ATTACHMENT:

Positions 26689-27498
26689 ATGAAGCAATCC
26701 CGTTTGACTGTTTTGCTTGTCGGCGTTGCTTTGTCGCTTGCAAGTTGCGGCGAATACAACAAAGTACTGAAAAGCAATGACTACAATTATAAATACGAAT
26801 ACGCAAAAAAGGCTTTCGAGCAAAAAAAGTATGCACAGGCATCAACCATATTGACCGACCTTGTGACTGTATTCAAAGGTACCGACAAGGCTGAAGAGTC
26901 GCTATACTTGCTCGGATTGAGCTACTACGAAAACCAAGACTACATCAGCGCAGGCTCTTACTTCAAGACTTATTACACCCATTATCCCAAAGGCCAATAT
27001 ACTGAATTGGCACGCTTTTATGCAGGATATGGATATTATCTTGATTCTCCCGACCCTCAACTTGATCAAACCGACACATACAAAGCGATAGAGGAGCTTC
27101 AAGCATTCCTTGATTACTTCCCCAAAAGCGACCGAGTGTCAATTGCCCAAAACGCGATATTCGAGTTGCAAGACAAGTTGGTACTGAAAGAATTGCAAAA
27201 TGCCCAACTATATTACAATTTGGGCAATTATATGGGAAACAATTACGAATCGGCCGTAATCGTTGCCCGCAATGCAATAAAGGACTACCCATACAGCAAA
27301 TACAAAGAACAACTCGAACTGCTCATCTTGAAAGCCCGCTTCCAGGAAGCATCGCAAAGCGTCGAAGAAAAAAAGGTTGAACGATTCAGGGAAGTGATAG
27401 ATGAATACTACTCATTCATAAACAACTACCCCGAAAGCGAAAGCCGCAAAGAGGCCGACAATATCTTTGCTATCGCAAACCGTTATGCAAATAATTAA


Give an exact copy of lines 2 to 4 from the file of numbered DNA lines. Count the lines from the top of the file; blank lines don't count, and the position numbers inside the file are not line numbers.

26689 ATGAAGCAATCC
26701 CGTTTGACTGTTTTGCTTGTCGGCGTTGCTTTGTCGCTTGCAAGTTGCGGCGAATACAACAAAGTACTGAAAAGCAATGACTACAATTATAAATACGAAT
26801 ACGCAAAAAAGGCTTTCGAGCAAAAAAAGTATGCACAGGCATCAACCATATTGACCGACCTTGTGACTGTATTCAAAGGTACCGACAAGGCTGAAGAGTC